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Sun Feb 26, 2012, 08:34 PM

New Ultradense Planet Found; Astronomers Baffled

Rachel Kaufman
for National Geographic News
Published February 22, 2012

A newly discovered planet 4,000 light-years away is just too dense.

Dubbed CoRoT-20b, the planet is thought to be a gas giant about four-fifths the size of Jupiter and orbits close to a sunlike star.

Despite the new planet's relatively diminutive size, this world has four times Jupiter's mass, making CoRoT-20b one of the densest known planets, a new study says.

That poses a problem for astronomers: If CoRoT-20b is structured like a traditional gas giant, with a solid core surrounded by a gassy atmosphere, the planet's core would have to make up 50 to 77 percent of the world's total mass.

By contrast, Jupiter's core is thought to represent just 15 percent of that planet's mass.

To have such a robust core, CoRoT-20b would defy current theories for how planets form.

more

http://news.nationalgeographic.com/news/2012/02/120222-new-planet-found-densest-jupiter-corot-space-science/

11 replies, 2126 views

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Arrow 11 replies Author Time Post
Reply New Ultradense Planet Found; Astronomers Baffled (Original post)
n2doc Feb 2012 OP
Xipe Totec Feb 2012 #1
Ian David Feb 2012 #2
eppur_se_muova Feb 2012 #3
Scootaloo Feb 2012 #4
Ian David Feb 2012 #6
Ian David Feb 2012 #5
eppur_se_muova Feb 2012 #7
NRaleighLiberal Feb 2012 #8
jeff47 Feb 2012 #9
Motown_Johnny Feb 2012 #10
HopeHoops Feb 2012 #11

Response to n2doc (Original post)

Sun Feb 26, 2012, 08:35 PM

1. Sarah Palin, phone home... nt

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Response to n2doc (Original post)

Sun Feb 26, 2012, 08:38 PM

2. Dyson Sphere? n/t

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Response to Ian David (Reply #2)

Sun Feb 26, 2012, 08:39 PM

3. Are hollow ... so very low density. ;) nt

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Response to eppur_se_muova (Reply #3)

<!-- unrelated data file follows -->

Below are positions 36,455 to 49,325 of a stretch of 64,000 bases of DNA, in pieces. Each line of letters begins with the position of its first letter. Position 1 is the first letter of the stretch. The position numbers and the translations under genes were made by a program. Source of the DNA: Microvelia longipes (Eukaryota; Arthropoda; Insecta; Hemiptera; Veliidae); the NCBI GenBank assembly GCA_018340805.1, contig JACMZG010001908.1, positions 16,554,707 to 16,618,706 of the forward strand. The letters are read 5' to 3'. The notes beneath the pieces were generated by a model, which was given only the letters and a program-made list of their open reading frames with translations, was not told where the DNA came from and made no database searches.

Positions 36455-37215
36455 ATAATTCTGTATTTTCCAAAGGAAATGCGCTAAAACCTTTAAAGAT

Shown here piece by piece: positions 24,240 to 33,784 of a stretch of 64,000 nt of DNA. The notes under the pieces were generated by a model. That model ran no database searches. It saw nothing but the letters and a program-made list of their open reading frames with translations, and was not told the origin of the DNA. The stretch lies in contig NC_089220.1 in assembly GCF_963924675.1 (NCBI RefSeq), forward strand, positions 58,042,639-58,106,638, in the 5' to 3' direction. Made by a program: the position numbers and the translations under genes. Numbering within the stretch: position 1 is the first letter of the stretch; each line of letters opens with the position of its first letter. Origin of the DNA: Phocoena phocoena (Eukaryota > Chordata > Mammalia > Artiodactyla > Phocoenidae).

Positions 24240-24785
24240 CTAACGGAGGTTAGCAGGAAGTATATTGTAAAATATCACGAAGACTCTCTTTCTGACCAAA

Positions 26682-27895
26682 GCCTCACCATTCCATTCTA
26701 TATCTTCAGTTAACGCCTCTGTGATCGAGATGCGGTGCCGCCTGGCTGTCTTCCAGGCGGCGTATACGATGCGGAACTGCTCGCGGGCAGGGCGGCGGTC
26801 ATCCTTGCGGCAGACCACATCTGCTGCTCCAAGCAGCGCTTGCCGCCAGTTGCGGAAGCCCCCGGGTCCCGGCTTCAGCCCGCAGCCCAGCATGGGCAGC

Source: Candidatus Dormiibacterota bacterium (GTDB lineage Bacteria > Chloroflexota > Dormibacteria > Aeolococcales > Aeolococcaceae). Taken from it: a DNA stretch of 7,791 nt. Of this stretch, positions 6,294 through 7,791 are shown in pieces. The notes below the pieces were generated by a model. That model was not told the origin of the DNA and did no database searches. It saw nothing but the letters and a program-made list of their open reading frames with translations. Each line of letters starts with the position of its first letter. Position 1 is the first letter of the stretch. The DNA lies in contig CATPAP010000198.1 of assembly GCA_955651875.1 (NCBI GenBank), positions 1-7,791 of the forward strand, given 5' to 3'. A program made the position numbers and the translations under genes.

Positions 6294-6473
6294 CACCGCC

Sun Feb 26, 2012, 08:48 PM

4. Also, extremely huge

Yet probably undetectable by our current methods, since we rely on energy output from stars to guide us - and the dyson sphere capture almost all of it (...in theory)

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Response to Scootaloo (Reply #4)

Sun Feb 26, 2012, 08:53 PM

6. I'm wondering if our current methods for detecting exoplanets might mistake...

... a large hollow planet for a small dense one.

Obviously not if they're detecting the transit.

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Response to eppur_se_muova (Reply #3)

Sun Feb 26, 2012, 08:51 PM

5. The math is way beyond me, but I found this...

<snip>

The force on a statite would be F = L/(4 pi c r^2) - GMm/r^2, where L is the total luminosity of the sun (3.9e26 W), M is the mass of the sun, m is the density of the statite, r the distance to the sun and c is the speed of light. To remain in balance, the statite will have to have the density

m=E/(4 pi c G M)

(this assumes a 100% reflective statite). Note that this is independent of distance to the sun, closer to the sun the gravitational pull is greater, but the radiation pressure is stronger. The density depends only on the mass/luminosity of the sun. For a statite in the solar system, the density would be around 0.78 g/m^2

More:
http://www.aleph.se/Nada/dysonFAQ.html

I don't know whether that would make a Dyson Sphere more or less dense than something like the strangely dense planet.

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Response to Ian David (Reply #5)

Sun Feb 26, 2012, 09:12 PM

7. Density in this situation is calc'd same as for a solid sphere ...

that is, mass (measurements involving celestial mechanics treat this as a point mass) per unit volume, with the *empty* volume of the hollow sphere included. So any hollow object is going to have a low overall density. It might be made of very dense material, but there's no way to know that without more info than orbital characteristics. A space probe orbiting a hollow planet/Dyson sphere would spot something wrong right away (orbit too big for a given velocity); one orbiting a dense planet, likewise (orbit too small). But in either case it would be the overall density that would be most apparent, assuming at least approximately spherical symmetry.

A Dyson sphere would be mechanically supported (think a huge geodesic dome) so not dependent on photon pressure for support, unlike a statite.

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Response to n2doc (Original post)

Sun Feb 26, 2012, 09:38 PM

8. Composed entirely of Santorium....

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Response to n2doc (Original post)

Sun Feb 26, 2012, 09:49 PM

9. What if it was a really, really huge gas giant that had its outer layers blown off

Being close to a star, perhaps it's losing it's atmosphere to solar wind?

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Response to n2doc (Original post)

Sun Feb 26, 2012, 10:06 PM

10. There was a time when people thought Jupiter would have a diamond core

I'm just saying....

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Response to n2doc (Original post)

Mon Feb 27, 2012, 11:28 AM

11. Shit happens. That explains just about everything.

 

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